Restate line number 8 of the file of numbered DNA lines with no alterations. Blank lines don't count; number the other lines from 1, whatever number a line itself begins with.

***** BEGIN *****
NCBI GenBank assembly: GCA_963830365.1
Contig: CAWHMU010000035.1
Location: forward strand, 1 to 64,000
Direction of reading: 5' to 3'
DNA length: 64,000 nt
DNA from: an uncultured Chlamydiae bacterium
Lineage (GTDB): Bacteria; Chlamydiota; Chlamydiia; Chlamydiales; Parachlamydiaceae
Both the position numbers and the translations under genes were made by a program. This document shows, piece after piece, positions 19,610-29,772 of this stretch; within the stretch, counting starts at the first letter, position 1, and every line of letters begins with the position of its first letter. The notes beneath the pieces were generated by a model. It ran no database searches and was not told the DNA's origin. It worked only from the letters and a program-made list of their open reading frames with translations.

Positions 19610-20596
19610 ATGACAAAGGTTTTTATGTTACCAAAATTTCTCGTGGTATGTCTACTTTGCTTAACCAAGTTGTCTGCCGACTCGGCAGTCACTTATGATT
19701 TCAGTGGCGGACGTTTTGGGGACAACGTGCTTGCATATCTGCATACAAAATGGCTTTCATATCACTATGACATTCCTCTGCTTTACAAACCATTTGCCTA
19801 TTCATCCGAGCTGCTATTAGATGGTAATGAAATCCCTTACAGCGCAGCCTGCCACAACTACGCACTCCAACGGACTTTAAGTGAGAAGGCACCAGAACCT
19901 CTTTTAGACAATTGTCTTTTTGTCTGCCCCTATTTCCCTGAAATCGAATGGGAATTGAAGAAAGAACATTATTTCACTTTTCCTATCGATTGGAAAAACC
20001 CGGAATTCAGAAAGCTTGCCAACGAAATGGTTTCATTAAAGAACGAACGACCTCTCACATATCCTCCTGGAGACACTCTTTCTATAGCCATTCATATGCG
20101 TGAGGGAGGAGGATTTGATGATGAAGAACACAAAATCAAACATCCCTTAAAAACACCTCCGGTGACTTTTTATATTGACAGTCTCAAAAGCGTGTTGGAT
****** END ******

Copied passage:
Both the position numbers and the translations under genes were made by a program. This document shows, piece after piece, positions 19,610-29,772 of this stretch; within the stretch, counting starts at the first letter, position 1, and every line of letters begins with the position of its first letter. The notes beneath the pieces were generated by a model. It ran no database searches and was not told the DNA's origin. It worked only from the letters and a program-made list of their open reading frames with translations.